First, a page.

“By The Seaside” jolts me awake. In the daylight hours, it is the most lively and endearing of Apple’s alarm options, but at 4:00am, “By The Seaside” is cacophony itself and thus a very effective alarm. I half-consciously switch on the nightstand lamp to grab my phone. I rip off my weighted blanket and, still flat on my bed, assemble my right leg into a passé. After I capture the photo I switch to the left side. Then I create a thirty-degree angle with my right arm hinging at the elbow, then do the same with my left. Click, click. I glue both legs together and raise them approximately sixty degrees off the bed, noting that the gap between my thighs seems to have widened a hair. More clicking. About fifteen photos later, it is safe to begin my morning routine, having recorded the existence of a body I hope never to lose. It has been five years since I started getting blind weights at the doctor’s office, but I don’t particularly miss the scale because I can measure my body fine. I linger in bed a few minutes longer, swiping through my camera roll, which primarily consists of collarbones and jawlines and rib cages and wherever my limbs hinge, wherever I see a cavern. Starting in 2017 and ending in 2022 I find it invigorating to scroll through the erasure of my fleshy parts.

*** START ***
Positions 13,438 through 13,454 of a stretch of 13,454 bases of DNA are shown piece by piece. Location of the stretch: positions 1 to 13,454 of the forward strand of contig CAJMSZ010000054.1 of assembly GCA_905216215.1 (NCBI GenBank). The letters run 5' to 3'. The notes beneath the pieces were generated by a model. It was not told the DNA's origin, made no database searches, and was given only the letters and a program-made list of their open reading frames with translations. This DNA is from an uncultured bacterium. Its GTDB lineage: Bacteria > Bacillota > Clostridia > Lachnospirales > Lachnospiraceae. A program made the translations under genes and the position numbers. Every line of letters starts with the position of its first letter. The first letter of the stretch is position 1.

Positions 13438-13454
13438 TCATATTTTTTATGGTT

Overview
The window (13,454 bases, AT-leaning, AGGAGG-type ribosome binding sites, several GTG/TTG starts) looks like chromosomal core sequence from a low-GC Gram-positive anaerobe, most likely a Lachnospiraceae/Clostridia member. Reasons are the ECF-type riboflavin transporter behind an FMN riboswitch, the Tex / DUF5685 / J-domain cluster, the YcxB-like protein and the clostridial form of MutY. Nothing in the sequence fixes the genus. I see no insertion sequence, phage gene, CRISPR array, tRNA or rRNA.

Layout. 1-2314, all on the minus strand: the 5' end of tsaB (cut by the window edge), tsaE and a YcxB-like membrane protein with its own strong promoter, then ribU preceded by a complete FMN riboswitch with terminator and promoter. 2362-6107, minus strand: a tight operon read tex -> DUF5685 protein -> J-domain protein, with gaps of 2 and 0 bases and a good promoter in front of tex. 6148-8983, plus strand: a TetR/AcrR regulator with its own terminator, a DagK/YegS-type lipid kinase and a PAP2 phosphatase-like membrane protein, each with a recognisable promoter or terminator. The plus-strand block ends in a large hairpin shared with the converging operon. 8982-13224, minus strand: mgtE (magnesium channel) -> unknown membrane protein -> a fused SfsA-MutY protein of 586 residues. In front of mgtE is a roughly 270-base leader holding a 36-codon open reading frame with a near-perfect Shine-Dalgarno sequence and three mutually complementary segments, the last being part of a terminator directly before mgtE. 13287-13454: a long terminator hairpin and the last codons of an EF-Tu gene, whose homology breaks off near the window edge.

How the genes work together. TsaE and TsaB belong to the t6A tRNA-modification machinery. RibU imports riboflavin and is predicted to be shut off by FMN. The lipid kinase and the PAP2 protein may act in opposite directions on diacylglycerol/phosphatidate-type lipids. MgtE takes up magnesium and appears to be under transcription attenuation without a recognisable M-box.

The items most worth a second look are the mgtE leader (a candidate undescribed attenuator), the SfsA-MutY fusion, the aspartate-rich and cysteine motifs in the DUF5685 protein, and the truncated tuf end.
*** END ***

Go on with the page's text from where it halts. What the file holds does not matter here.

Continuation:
My phone buzzes: a notification from Calendar reminds me about a weight-check at my doctor’s office in a few hours. I hop out of bed to put the dumbbells in my backpack before I forget. I rise too quickly, however, and am stuck staring into blackness and then tiny pixels of light until my heart hastens to pump enough blood to my brain. Before I pack the dumbbells, I decide to do a practice run: I pull on my Sheertex tights (a few months earlier I saw an Instagram advertisement boasting the strength of these tights, inside of which hung a dumbbell), and place two eight-pound dumbbells inside of the tights, stacked in front of my pelvis. I stuff some old ankle weights into the part of my bra that gapes. I don my bathrobe, which is about as baggy as the hospital gown I don for weight checks, and I observe in the mirror no noticeable jaggedness in the bust or hip area. By 5:00am I am finished getting ready for the day, and I sit at my desk to revise my senior English project and Astrophysics paper. Fifteen minutes before I have to drive to my doctor’s office, I drink water and coffee until I feel nauseous and can hear the sloshing inside of me. I smudge yogurt in a bowl, painting the remnants of what my parents will think was my breakfast, and leave the dishes in the sink. Except for the thunderous garage door, I leave the house in silence, always before my parents awake.